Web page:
An Alberta Clipper, also known as a Canadian Clipper, is a fast moving low- pressure area that generally affects the central provinces of Canada, parts of the Upper Midwest as well as the Great Lakes regions of the United States. Most clippers occur in winter, but they can also occur outside of the season. Off-season clippers typically occur in November.
Alberta clippers take their name from the Canadian province they appear to descend from - Alberta, Canada. However, the storms usually do not actually form in Alberta. Instead, they initially move into mainland Canada via the Pacific Ocean. Then they lose the majority of their moisture through the process of orographic lifting as they come into contact with the Rocky Mountains in the provinces of British Columbia and subsequently, Alberta. The storms arrive in the Canadian plains in a highly disorganized state and with very little moisture. The systems then slide southward into the Dakotas and Minnesota as they get caught up in the anticyclonic flow around the continental polar (cP) high-pressure system that inhabits central Canada. It is ultimately these cold-cored high-pressure systems that send the clipper systems steaming into the United States. It then arcs eastward across the Great Lakes before moving out into the Northern Atlantic Ocean. On this track, a clipper stays hundreds of miles away from the mild waters of the Atlantic or the Gulf of Mexico. This means that the average clipper is moisture-deprived, so it won't drop huge amounts of snow. Instead of two or three feet, it will leave just a few inches on a narrow track that skirts areas such as Milwaukee or Detroit.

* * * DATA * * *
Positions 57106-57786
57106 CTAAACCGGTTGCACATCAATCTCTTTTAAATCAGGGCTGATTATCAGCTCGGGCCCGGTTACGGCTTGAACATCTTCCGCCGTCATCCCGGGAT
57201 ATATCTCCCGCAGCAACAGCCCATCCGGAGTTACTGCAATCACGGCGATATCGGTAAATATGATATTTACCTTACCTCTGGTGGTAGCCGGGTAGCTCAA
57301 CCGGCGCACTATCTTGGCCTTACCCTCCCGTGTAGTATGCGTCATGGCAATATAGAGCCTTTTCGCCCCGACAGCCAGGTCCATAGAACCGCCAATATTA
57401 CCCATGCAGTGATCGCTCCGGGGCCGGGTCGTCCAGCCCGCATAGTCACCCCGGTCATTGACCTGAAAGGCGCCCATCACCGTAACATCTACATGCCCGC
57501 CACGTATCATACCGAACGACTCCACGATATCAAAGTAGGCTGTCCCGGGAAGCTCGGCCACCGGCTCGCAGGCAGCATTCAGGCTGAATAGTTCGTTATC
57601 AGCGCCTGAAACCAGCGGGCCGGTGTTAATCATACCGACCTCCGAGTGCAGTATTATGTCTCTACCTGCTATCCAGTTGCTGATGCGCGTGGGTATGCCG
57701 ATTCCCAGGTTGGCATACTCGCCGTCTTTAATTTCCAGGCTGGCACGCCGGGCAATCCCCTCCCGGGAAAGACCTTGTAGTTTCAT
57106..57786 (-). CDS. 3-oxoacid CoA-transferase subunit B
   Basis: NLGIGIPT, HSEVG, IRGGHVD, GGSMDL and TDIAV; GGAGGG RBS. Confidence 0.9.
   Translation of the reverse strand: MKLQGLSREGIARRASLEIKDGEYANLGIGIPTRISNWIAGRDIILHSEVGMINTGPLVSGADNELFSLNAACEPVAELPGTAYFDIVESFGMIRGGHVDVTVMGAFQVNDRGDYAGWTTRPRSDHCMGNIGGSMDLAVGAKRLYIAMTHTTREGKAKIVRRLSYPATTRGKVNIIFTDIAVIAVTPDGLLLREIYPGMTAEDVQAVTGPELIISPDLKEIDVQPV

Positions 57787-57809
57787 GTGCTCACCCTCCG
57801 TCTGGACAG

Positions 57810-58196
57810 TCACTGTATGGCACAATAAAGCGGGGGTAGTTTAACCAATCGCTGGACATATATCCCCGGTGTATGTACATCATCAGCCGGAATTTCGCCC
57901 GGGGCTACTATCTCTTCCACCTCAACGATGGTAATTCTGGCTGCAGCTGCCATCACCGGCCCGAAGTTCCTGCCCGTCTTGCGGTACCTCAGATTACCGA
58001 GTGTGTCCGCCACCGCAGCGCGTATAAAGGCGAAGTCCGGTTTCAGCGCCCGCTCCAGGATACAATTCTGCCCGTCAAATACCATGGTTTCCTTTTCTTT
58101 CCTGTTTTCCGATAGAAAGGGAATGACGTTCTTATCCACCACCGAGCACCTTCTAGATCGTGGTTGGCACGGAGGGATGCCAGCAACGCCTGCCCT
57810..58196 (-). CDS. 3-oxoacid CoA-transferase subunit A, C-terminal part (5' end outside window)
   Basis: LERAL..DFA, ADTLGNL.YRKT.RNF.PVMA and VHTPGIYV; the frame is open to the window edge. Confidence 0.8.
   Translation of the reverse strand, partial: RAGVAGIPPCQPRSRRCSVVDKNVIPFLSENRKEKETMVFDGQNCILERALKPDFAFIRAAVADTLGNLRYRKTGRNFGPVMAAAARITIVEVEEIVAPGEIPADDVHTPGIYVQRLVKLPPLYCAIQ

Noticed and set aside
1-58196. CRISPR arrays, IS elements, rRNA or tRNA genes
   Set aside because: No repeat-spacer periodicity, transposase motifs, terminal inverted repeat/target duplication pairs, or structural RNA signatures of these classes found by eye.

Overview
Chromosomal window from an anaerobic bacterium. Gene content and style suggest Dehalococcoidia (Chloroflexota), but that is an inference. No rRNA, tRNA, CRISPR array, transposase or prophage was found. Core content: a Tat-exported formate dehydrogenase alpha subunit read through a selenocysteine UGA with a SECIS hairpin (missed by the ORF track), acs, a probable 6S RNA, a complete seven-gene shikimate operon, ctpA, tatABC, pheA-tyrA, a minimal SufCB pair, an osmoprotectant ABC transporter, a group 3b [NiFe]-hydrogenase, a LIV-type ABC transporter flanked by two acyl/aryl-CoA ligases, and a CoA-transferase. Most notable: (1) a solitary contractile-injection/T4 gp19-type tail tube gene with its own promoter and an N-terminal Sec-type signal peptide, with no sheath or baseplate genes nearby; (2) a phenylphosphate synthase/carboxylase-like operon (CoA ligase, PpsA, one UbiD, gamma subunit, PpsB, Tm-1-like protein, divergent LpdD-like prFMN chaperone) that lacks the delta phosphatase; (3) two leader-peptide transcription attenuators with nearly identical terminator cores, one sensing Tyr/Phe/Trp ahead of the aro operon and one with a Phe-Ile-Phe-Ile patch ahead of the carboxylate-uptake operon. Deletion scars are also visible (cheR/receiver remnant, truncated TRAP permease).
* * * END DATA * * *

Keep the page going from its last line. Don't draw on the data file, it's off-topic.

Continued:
The storms move into an area at high speed over whatever land they encounter, usually bringing sharp cold fronts and drastically lower temperatures with them. It is not uncommon for an Alberta clipper to cause temperatures to drop by 30°F (16°C) in as little as 10 to 12 hours. Often, the storms bring strong winds with them, which only increases the effect of the already bitter temperatures. Winds in advance of, and during an Alberta Clipper are frequently as high as 35 to 45 mph. These conditions can cause wind chill values to drop into the -20 to -50 Fahrenheit (-30 to -45 Celsius) range. The strong, frigid winds produce true blizzard conditions, due to severe blowing and drifting snow. These conditions are largely due to the intense amount of cold air advection associated with these types of systems.
Snowfall amounts with these systems tend to be small, on the order of 1 to 3 inches, as the small amount of moisture and fast movement intrinsic to the system inhibit substantial snowfall totals. However, several factors can combine to produce fairly substantial snowfall totals (6 inches or more). These factors include 1) access to more moisture (which raises precipitation amounts), 2) slower system movement (which increases snowfall duration) and 3) colder temperatures (which increases the snow to water ratio). The southern and eastern shores of the Great Lakes often receive larger than average snowfall amounts from Alberta Clippers during the winter, due to system enhancement from the relatively warmer waters found in the unfrozen lakes. The lake effect can add exponentially to the overall snowfall total of any given clipper.